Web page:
Tesla CEO Elon Musk has been overstating the capabilities of the company’s advanced driver assist system, the company’s director of Autopilot software told the California Department of Motor Vehicles. The comments came from a memo released by legal transparency group PlainSite, which obtained the documents from a public records request.
It was the latest revelation about the widening gap between what Musk says publicly about Autopilot and what Autopilot can actually do. And it coincides with Tesla coming under increased scrutiny after a Tesla vehicle without anyone in the driver’s seat crashed in Texas, killing two men.
“Elon’s tweet does not match engineering reality per CJ. Tesla is at Level 2 currently,” the California DMV said in the memo about its March 9th conference call with Tesla representatives, including the director of Autopilot software CJ Moore. Level 2 technology refers to a semi-automated driving system, which requires supervision by a human driver.
In an earnings call in January, Musk told investors that he was “highly confident the car will be able to drive itself with reliability in excess of human this year.” (It would appear the DMV was referring to these January comments, which Moore misunderstood as a tweet from Musk.)
Last October, Tesla introduced a new product called “Full Self-Driving” (FSD) beta to vehicle owners in its Early Access Program. The update enabled drivers to access Autopilot’s partially automated driver assist system on city streets and local roads. The early access program is used as a testing platform to help iron out software bugs. In the DMV memo, Tesla said that as of March 9th there were 824 vehicles in the pilot program, including 753 employees and 71 non-employees.
Musk has said the company was handling the software update “very cautiously.” Drivers still are expected to keep their hands on the steering wheel and should be prepared to assume control of their Tesla at any time. But he has also offered lofty predictions about Tesla’s ability to achieve full autonomy that conflict with what his own engineers are saying to regulators.
Tesla is unlikely to achieve Level 5 (L5) autonomy, in which its cars can drive themselves anywhere, under any conditions, without any human supervision, by the end of 2021, Tesla representatives told the DMV.
The ratio of driver interaction would need to be in the magnitude of 1 or 2 million miles per driver interaction to move into higher levels of automation. Tesla indicated that Elon is extrapolating on the rates of improvement when speaking about L5 capabilities. Tesla couldn’t say if the rate of improvement would make it to L5 by end of calendar year.
This isn’t the first time that Tesla’s private communications with the DMV have contradicted Musk’s public declarations about his company’s autonomous capabilities. In March, PlainSite published communications from last December between Tesla’s associate general counsel Eric Williams and California DMV’s chief of the autonomous vehicles branch, Miguel Acosta. In it, Williams notes that “neither Autopilot nor FSD Capability is an autonomous system, and currently no comprising feature, whether singularly or collectively, is autonomous or makes our vehicles autonomous.” In other words, Tesla’s FSD beta is self-driving in name only.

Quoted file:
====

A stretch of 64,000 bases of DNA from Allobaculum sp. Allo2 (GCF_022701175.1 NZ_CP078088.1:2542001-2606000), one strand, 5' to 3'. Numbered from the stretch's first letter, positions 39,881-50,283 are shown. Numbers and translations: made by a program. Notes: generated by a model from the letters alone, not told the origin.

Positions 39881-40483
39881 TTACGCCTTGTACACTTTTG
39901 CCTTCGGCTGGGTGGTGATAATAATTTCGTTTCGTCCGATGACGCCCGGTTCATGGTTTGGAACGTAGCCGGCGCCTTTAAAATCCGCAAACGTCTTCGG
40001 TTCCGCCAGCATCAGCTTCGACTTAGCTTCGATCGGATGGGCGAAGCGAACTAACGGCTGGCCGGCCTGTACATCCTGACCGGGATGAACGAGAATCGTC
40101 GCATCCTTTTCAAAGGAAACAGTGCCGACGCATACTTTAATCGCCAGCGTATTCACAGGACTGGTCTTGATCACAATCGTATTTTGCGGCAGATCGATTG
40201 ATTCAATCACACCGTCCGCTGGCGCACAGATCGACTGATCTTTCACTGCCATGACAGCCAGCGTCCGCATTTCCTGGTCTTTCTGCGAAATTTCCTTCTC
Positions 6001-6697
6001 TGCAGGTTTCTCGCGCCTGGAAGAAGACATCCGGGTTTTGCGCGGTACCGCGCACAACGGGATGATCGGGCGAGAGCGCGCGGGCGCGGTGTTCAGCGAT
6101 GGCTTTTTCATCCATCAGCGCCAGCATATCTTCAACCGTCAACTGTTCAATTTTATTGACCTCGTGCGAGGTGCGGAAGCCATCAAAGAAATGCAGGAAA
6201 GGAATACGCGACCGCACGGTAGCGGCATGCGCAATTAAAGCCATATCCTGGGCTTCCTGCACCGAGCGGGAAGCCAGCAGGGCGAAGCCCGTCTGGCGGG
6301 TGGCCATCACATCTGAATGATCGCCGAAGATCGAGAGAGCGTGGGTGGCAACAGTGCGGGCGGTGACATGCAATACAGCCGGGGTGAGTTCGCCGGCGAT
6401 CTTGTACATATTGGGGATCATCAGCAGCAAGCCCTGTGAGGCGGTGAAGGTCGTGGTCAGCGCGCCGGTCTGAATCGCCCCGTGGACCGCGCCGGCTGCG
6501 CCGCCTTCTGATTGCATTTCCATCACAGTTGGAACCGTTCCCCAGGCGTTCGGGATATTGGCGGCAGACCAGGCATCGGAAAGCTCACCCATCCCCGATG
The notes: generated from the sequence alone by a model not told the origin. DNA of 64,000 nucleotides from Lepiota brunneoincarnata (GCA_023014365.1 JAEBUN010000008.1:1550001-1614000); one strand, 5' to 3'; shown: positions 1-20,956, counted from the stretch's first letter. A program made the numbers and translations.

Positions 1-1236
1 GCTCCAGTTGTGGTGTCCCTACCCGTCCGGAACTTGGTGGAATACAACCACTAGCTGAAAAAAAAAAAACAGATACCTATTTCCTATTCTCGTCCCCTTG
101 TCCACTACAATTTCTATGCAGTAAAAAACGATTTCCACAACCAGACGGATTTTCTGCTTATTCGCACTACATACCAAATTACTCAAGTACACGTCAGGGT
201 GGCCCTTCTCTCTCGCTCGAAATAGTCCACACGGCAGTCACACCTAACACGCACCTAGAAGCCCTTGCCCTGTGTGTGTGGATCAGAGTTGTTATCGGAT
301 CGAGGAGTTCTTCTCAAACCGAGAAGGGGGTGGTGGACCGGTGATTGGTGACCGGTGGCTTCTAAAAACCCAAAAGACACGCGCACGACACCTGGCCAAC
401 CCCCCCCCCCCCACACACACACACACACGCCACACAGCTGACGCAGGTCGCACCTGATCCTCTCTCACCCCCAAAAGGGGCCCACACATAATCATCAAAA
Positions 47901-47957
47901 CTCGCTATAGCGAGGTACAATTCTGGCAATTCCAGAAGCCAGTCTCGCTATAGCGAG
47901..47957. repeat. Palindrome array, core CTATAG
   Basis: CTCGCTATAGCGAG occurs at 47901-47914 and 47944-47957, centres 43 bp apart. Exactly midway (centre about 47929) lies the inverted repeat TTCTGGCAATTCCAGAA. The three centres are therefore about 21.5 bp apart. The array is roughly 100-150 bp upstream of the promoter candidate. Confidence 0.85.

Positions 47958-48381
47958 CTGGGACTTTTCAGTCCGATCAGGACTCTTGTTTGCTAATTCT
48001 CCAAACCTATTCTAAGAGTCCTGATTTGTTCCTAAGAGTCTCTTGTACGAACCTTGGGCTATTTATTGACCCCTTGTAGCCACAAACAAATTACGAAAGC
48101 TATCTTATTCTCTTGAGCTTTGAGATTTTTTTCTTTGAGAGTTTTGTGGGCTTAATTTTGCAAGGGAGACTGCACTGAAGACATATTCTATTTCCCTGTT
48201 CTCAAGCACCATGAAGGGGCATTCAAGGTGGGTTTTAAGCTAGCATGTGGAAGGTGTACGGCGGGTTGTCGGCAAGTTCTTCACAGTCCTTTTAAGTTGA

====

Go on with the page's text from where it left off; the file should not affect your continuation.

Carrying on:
(Al Prescott, acting general counsel at Tesla, was also involved in the December meeting with the DMV. Prescott has since left Tesla for LIDAR maker Luminar.)
Tesla and Musk have long been criticized for overstating the capabilities of the company’s Autopilot system, which in its most basic form can center a Tesla vehicle in a lane and around curves and adjust the car’s speed based on the vehicle ahead. The use of brand names like Autopilot and FSD has also helped contribute to an environment in which Tesla customers are misled into believing their vehicles can actually drive themselves.
There have been a number of fatal crashes involving Tesla vehicles with Autopilot enabled. The latest took place in Spring, Texas, in which two men were killed after their Tesla smashed into a tree. Local law enforcement said there was no one in the driver’s seat at the time of the crash, leading to speculation that the men were misusing Autopilot. Later, Tesla claimed that Autopilot was not in use at the time of the crash and someone may have been in the driver’s seat, too.
The US National Highway Traffic Safety Administration and the National Transportation Safety Board are both investigating the crash, in addition to dozens of other incidents involving Tesla Autopilot. Tesla didn’t respond to a request for comment, likely because the company has dissolved its press office and typically doesn’t respond to media requests anymore.